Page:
Ken O’Brien looking forward to 43rd season
With an experienced core group of returning athletes and a veteran coach at the helm, the Massachusetts men’s track and field team looks poised to contend in each event it partakes in this spring. Entering his 43rd season, UMass coach Ken O’Brien is confident in his team, and said he is excited to lead the Minutemen through another season with hopes of competing for a national title.
O’Brien categorizes his team as focused, versatile and seasoned. With 14 returning seniors, O’Brien is looking forward to the type of leadership and experience the team should bring to the blocks each day.
“If there’s one thing we know in sports, it’s that they are a marathon, not a sprint,” O’Brien said. “With experience, you usually end up with people who are more advanced technically, and psychologically they know how to get themselves through the grind of a season.”
Senior sprinters Sam Laorenza and Brian Miller each return with a wealth of knowledge under their belts, and will be expected to lead the team. Laorenza typically competes in longer sprints like the 400- and 500-meter dash, and is the team’s strongest long-distance sprinter. Miller, who also competes in jumping events, gives the team a degree of flexibility it has been lacking in the past.
“Brian can do any one of the sprints, and he is a long-jumper and a high-jumper, so he is very versatile,” O’Brien said. “So not only does he bring valuable experience to the team, but he’s very versatile and as a coach of a team that has 22 positions, you love to see someone who can do more than one or two.”
In a competitive Atlantic 10 conference, nothing is a guarantee, even for a coach as decorated as O’Brien. With a meet each weekend, the Minutemen will attend about 50 percent of their meets within New England, competing against three to five schools per meet. This allows them to compete at a high caliber without travelling across the country. The rest of the schedule includes a few larger meets where about 30-40 universities will be in attendance, with three championship meets at the end of the spring: New England Championship, Eastern College Athletic Conference Championship, and the A-10 Championship.
O’Brien describes his schedule as a good opportunity to face schools it wouldn’t otherwise because of the indoor facilities in the A-10.
Last season was a growth and development time for UMass. While there were some great individual performances throughout the year at each meet, the team was ultimately too inconsistent to achieve what it would’ve liked. O’Brien hopes a plethora of upperclassmen will motivate the Minutemen and guide them through their workout regimen throughout the season.
“This season we hope to improve on our consistency and how we finish out the season,” O’Brien said. “We had some great performances last year, but in the weeks that we needed them, we were inconsistent. I have some ideas to correct that this season, and we want to build on what we did well”.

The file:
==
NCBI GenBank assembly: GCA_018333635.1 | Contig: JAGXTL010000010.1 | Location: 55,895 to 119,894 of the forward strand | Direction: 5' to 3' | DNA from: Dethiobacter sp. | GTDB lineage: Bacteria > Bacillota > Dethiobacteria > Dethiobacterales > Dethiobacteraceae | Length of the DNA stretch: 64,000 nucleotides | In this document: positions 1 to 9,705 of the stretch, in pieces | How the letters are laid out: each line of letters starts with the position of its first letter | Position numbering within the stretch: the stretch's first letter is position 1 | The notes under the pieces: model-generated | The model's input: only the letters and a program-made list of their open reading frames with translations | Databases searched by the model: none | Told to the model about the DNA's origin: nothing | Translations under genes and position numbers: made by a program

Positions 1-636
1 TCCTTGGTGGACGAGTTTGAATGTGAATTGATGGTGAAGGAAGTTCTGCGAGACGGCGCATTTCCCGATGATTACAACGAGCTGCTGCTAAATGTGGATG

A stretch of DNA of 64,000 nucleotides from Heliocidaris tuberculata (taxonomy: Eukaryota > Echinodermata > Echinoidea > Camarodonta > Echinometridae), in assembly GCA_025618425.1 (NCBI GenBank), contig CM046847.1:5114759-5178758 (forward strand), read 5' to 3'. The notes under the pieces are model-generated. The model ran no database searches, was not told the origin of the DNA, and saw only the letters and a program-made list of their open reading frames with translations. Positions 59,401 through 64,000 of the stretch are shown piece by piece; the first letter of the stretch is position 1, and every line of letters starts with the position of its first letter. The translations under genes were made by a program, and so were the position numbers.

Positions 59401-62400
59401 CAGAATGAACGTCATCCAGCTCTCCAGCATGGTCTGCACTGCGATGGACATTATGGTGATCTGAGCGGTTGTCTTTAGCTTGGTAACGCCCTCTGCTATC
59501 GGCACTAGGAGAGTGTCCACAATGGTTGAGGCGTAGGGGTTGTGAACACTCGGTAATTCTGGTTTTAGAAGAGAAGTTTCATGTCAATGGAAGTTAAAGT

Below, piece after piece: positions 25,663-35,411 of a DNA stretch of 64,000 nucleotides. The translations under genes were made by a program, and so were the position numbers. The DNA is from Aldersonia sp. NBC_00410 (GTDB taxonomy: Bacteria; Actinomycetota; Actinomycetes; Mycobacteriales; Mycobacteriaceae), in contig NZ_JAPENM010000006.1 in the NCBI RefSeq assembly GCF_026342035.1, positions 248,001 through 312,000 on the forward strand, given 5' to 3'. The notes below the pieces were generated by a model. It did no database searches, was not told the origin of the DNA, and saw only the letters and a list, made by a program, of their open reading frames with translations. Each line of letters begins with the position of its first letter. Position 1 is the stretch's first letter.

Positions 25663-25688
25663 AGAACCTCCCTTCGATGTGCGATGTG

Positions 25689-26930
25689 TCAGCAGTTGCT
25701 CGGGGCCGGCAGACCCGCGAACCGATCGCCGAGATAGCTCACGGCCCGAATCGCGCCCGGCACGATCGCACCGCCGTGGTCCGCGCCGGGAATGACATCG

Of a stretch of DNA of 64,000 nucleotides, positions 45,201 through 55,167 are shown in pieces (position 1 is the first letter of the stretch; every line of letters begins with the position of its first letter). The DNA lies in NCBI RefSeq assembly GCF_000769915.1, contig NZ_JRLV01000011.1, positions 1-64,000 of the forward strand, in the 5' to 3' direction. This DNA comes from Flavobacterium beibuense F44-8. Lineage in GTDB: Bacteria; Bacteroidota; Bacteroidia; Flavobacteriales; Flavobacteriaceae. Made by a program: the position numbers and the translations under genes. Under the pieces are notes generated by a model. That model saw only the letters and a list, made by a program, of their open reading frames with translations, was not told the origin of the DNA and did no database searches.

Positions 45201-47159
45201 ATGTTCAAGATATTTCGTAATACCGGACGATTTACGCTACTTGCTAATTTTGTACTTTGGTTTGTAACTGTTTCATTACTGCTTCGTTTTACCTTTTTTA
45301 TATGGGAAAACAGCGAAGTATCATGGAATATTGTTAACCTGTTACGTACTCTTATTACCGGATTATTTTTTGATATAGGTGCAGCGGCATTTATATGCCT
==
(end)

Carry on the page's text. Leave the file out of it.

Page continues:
Back from break
After winter break, most student-athletes find themselves a little rusty on their technique and stamina. The track and field team is no different. The challenges of finding proper track and field facilities outside of the University affect how each athlete trains over the winter months, depending on the climate they return to over break.
Most athletes lift weights and sprinters run along roads or indoor tracks to try to keep in shape. O’Brien realizes these challenges, and admits it generally takes about two weeks for the team to get back into proper shape, but said it’s something every team must deal with.
“Everybody needs a break,” O’Brien said. “There’s a physical and a mental need to get away from practice everyday and often times some time away can refuel an athlete’s competitive desire,” he continued. “We understand this and we deal with it and move on when we get back”.
Upon returning to campus in January, the track and field season began immediately. Last weekend, the Minutemen traveled to Boston University without much practice to compete in a meet, their first since early December. Despite this expedited return, they fared well, qualifying four athletes for the ECAC Championships, and eight for the New England Championships in their first event out of the blocks. O’Brien was proud of his team’s accomplishments.
“I was happy with the quality of the performances we put on the board,” O’Brien said. “We qualified 12 kids for championships right out of the gate, and that speaks to their hard work and training over break. We will be inspired to step it up a little now.”
This weekend, UMass travels to Rhode Island in its second competition since returning from winter break. The facilities at Rhode Island are top-notch, and O’Brien says his team is always excited to compete there. Unlike many other facilities like BU, which allow for better track events but leave something to be desired in the field events, these allow for much better performances in each field event.
“We’re really excited to go down to Rhode Island this weekend,” O’Brien said. “BU is notoriously bad for track events, and going down to Rhode Island is like going to a hitter’s ballpark. We should have some better performances in field events, and our guys are excited.”
Michael Wood can be reached at email@example.com.